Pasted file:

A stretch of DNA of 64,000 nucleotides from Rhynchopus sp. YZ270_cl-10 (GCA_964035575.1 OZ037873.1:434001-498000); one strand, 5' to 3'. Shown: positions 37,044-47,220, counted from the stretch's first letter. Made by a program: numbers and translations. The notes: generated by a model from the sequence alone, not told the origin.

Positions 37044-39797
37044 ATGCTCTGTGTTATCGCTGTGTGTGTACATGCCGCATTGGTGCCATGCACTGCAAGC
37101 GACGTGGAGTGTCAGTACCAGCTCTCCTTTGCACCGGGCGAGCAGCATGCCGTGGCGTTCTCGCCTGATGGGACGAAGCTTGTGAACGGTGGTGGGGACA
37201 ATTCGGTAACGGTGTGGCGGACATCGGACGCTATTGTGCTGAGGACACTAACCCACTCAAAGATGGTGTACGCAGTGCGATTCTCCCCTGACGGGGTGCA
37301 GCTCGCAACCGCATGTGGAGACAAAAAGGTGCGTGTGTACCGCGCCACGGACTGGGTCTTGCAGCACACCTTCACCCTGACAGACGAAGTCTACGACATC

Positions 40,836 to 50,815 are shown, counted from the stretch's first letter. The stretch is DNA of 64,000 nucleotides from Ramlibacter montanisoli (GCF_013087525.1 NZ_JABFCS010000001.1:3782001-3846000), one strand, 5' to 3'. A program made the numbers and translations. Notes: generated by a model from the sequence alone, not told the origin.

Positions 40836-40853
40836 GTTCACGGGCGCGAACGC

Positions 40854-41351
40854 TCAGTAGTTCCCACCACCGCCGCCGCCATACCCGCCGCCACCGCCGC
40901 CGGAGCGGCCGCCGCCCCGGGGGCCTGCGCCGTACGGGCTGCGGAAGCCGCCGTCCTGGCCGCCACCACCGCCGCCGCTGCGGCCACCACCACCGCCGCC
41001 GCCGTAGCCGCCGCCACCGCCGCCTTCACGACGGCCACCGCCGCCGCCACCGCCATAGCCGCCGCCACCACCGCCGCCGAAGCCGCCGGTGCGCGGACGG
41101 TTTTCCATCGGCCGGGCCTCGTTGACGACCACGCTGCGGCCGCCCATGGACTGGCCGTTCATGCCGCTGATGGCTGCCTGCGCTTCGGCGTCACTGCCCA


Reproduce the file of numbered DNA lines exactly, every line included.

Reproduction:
A stretch of DNA of 64,000 nucleotides from Rhynchopus sp. YZ270_cl-10 (GCA_964035575.1 OZ037873.1:434001-498000); one strand, 5' to 3'. Shown: positions 37,044-47,220, counted from the stretch's first letter. Made by a program: numbers and translations. The notes: generated by a model from the sequence alone, not told the origin.

Positions 37044-39797
37044 ATGCTCTGTGTTATCGCTGTGTGTGTACATGCCGCATTGGTGCCATGCACTGCAAGC
37101 GACGTGGAGTGTCAGTACCAGCTCTCCTTTGCACCGGGCGAGCAGCATGCCGTGGCGTTCTCGCCTGATGGGACGAAGCTTGTGAACGGTGGTGGGGACA
37201 ATTCGGTAACGGTGTGGCGGACATCGGACGCTATTGTGCTGAGGACACTAACCCACTCAAAGATGGTGTACGCAGTGCGATTCTCCCCTGACGGGGTGCA
37301 GCTCGCAACCGCATGTGGAGACAAAAAGGTGCGTGTGTACCGCGCCACGGACTGGGTCTTGCAGCACACCTTCACCCTGACAGACGAAGTCTACGACATC

Positions 40,836 to 50,815 are shown, counted from the stretch's first letter. The stretch is DNA of 64,000 nucleotides from Ramlibacter montanisoli (GCF_013087525.1 NZ_JABFCS010000001.1:3782001-3846000), one strand, 5' to 3'. A program made the numbers and translations. Notes: generated by a model from the sequence alone, not told the origin.

Positions 40836-40853
40836 GTTCACGGGCGCGAACGC

Positions 40854-41351
40854 TCAGTAGTTCCCACCACCGCCGCCGCCATACCCGCCGCCACCGCCGC
40901 CGGAGCGGCCGCCGCCCCGGGGGCCTGCGCCGTACGGGCTGCGGAAGCCGCCGTCCTGGCCGCCACCACCGCCGCCGCTGCGGCCACCACCACCGCCGCC
41001 GCCGTAGCCGCCGCCACCGCCGCCTTCACGACGGCCACCGCCGCCGCCACCGCCATAGCCGCCGCCACCACCGCCGCCGAAGCCGCCGGTGCGCGGACGG
41101 TTTTCCATCGGCCGGGCCTCGTTGACGACCACGCTGCGGCCGCCCATGGACTGGCCGTTCATGCCGCTGATGGCTGCCTGCGCTTCGGCGTCACTGCCCA